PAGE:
There is an important little sentence that sometimes you just have to say out loud. And some people say it a lot, and some people hardly at all. It can be a tough thing to vocalize, and sometimes the four words can stick in your throat like a February wind, or a Strepsil you swallowed too fast. But you just have to say it nonetheless.
‘I can’t afford that’.
In my experience there are several different ways to say it. And I’ve done them all.
You say it when you are a teenager and hanging out with good mates, daft friends, who are maybe in a similar financial situation to you. You say it when it’s normal and okay to not afford things. Like nights out. Clothes from Gap. Day trips. Things that are sometimes just out of your budget. Just a little beyond your reach. But there’s no shame in it, and you all have a sweet and naïve understanding of it. Not affording things is okay. It’s a part of life. A tough but bittersweet chapter of growing up. You get your period. You get spots. And sometimes you just can’t have the things you want.
‘I can’t afford THAT!!’ you laugh as you yank at the tag on a slippery genuine leather coat. And then you shove each other and snort and stare back at the shop assistants, before marching out of River Island and down the High Street to C&A. Because there you can find a t shirt with a slogan on it for £6.99. And you’ll wear it with combat trousers and knock off Converse while you drink some Hooch in your best mate’s bedroom and feel like you’re a member of All Saints.
Then there are the times when you are older and finding yourself in awkward social situations where your funds, or lack of, suddenly become something you feel you have to disclose. Company meals. Whip rounds. Weddings.
‘I can’t afford that,’ I practically whispered to my flatmate when the invitation to a Scottish wedding dropped through the letterbox. We were in our early twenties and Michelle was the first in our circle to actually get married. The weekly wage of my fringe theatre gig was not going to stretch to trains, hotels, an outfit that would be suitable in a church and a ‘small’ donation to a fortnight in the Seychelles. I chucked the invite on our mug-laden coffee table where it sat amongst crumb covered plates for weeks, and despondently repeated myself.
‘I just can’t afford that.’
Then there comes the time when you are in your mid-thirties with dependants and nursery fees and a big fucking chip on your shoulder. And you get bold enough to straighten your shoulders, look people in the eye and say
‘I can’t afford that.’
That’s the way I say it now. But it took a long time to get there. And for a while I chose to not say it at all and instead just shouted it inside my mind. Like when the twenty four year old producer at the fringe theatre company wrinkled her nose in disgust when I asked her if there was a computer I could use.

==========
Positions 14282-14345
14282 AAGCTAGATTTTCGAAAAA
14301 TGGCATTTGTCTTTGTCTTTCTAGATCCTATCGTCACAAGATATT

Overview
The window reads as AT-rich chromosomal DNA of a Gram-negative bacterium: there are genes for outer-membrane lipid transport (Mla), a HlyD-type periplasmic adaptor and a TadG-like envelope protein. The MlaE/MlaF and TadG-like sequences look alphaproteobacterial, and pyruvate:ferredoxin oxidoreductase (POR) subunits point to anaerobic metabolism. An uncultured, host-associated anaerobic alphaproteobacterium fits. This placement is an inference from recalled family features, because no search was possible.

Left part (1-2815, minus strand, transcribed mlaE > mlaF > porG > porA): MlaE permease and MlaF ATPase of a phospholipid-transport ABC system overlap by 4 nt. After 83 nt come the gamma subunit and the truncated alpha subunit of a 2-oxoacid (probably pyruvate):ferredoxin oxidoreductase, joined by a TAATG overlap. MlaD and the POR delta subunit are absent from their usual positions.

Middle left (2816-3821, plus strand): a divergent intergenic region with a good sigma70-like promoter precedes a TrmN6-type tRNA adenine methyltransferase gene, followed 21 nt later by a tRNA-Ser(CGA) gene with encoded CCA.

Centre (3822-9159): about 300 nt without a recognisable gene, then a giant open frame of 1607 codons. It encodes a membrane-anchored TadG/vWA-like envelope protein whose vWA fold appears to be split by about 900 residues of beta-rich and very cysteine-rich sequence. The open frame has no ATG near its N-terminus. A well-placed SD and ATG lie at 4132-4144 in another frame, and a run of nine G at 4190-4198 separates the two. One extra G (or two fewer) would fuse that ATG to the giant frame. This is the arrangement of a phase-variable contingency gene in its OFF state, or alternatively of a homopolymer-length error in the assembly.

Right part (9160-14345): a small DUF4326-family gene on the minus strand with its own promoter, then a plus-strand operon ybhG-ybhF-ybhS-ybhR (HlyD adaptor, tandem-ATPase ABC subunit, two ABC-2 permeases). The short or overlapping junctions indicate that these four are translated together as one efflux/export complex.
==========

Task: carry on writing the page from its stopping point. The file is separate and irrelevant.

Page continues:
‘What!? You mean you don’t have a laptop?’
Nope, Sasha. I don’t. And on the £350 a week you are paying me, I doubt I’ll be getting one any time soon.
Or you mutter it quietly to yourself when someone at the table of a company meal suggests splitting the bill.
‘Lets just split it eleven ways shall we?’ someone whines. ‘It’s so annoying when everyone has to work out what they had!’
Yes, yes it is annoying. But you know what, Karen? Some of us literally did just have the tricolore and a 7up. So pay for your calzone and pipe the fuck down.
In one of those situations I did actually decide not to just quietly bitch and moan, and I actually spoke up for myself and other company members. A well known television actor was playing the lead in a play I was working on at a regional theatre, and had decided we should all as a company go for dinner, but the restaurant he had chosen was particularly exclusive. The stage management team checked out the website and we were shocked to discover that starters were £27. (I didn’t even scroll down to see the mains. Just shut the window.) When I spoke to the crew and indeed, other cast members, everyone seemed to be saying ‘well I’ll just go and not drink and have a salad’.
What a FUN night out. Like going to a brothel because you fancy spooning.
I attempted to bring this up with the actor in question, but didn’t get too far. He just looked mildly amused and said ‘well Jess, if you can’t afford it, we could always have a whip round.’
Fortunately most lead actors who earn substantially more than anyone else in a company are not all total arseholes who want to create a weird class divide within their colleagues. Many of them are hugely generous and kind and sensitive to the fact that not everyone can dine in the way that they have become accustomed. But I have also had so many strange and unsettling experiences whilst working in this industry. Nobody ever warned me it would happen. And nobody ever really wants to talk about it. You mostly just have to work it out by yourself.
I grew up in Liscard. In Merseyside. My dad taught at a secondary school in Liverpool, my mum didn’t work and I had two older sisters from my mum’s first marriage. And life was pretty great. We didn’t have tons of spare cash. We never went abroad. But we always had food and shoes that fit and access to culture and activities. We were incredibly fortunate. And I wasn’t really aware that people had it any different. In a time before social media, the windows into a wealthier world were not yet open. And I assumed that having money or living in a house with a pool only really happened to Macaulay Culkin.
Once a week I would get driven half an hour to a slightly more affluent area where my after school theatre club was. I was one of about three people from my borough who went there. The others all lived closer to the village hall where we jumped about in our jazz shoes and tracksuit bottoms. They lived in Heswall. Or West Kirby. I was vaguely aware of their driveways. Their two cars. Their holidays to hot countries. But it didn’t really bother me. And it didn’t bother them either. We were all too busy learning dance routines to ‘The Wiz’ or seeing who could get into the splits the quickest to talk about that kind of stuff.